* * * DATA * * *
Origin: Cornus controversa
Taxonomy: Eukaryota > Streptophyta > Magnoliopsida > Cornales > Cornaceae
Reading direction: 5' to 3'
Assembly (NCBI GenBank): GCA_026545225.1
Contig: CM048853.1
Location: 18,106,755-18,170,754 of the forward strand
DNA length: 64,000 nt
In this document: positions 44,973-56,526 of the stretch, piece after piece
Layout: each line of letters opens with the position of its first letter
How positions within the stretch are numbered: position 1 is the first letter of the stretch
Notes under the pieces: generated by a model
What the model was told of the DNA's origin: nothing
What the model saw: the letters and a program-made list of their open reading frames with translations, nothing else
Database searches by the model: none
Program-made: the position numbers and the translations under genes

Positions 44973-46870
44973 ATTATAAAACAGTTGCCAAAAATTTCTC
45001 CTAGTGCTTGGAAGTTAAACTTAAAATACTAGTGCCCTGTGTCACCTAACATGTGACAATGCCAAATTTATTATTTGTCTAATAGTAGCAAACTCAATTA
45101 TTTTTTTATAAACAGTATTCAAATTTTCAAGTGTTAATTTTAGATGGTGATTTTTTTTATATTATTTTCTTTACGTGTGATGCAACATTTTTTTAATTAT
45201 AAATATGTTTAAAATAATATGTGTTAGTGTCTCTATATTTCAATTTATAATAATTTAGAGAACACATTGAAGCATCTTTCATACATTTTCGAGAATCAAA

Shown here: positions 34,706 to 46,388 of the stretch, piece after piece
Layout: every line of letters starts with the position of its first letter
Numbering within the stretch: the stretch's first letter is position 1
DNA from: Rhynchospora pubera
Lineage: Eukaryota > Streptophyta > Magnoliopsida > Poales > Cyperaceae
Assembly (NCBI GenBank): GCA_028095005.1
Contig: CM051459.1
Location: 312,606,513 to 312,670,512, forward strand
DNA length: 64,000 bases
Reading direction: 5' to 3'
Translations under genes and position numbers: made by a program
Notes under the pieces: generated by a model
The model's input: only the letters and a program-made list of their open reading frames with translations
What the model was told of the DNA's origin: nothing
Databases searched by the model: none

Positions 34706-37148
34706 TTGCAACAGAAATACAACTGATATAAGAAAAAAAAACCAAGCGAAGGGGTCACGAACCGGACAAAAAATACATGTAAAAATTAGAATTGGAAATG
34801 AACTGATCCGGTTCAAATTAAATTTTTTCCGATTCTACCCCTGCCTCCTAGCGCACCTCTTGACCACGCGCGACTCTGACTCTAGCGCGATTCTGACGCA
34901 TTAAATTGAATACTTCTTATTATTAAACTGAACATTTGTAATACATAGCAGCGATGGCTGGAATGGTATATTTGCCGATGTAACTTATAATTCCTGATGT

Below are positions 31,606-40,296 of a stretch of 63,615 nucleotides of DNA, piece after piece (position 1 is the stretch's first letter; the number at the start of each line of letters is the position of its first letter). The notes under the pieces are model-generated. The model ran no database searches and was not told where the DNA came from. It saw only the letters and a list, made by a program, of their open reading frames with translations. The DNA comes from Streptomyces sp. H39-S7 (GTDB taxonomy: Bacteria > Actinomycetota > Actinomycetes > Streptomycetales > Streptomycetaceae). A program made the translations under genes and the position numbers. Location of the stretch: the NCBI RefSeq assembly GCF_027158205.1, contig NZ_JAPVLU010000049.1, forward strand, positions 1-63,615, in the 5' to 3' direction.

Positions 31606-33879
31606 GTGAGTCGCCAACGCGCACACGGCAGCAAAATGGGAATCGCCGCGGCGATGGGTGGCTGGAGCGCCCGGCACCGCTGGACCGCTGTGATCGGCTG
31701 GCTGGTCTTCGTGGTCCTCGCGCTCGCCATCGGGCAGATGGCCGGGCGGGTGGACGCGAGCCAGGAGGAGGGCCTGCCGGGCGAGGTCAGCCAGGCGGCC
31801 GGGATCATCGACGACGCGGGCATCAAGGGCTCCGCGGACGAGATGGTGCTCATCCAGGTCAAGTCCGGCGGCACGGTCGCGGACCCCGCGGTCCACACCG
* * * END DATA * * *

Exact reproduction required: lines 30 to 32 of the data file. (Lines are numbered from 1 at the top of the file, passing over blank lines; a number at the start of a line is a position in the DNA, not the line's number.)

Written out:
Reading direction: 5' to 3'
Translations under genes and position numbers: made by a program
Notes under the pieces: generated by a model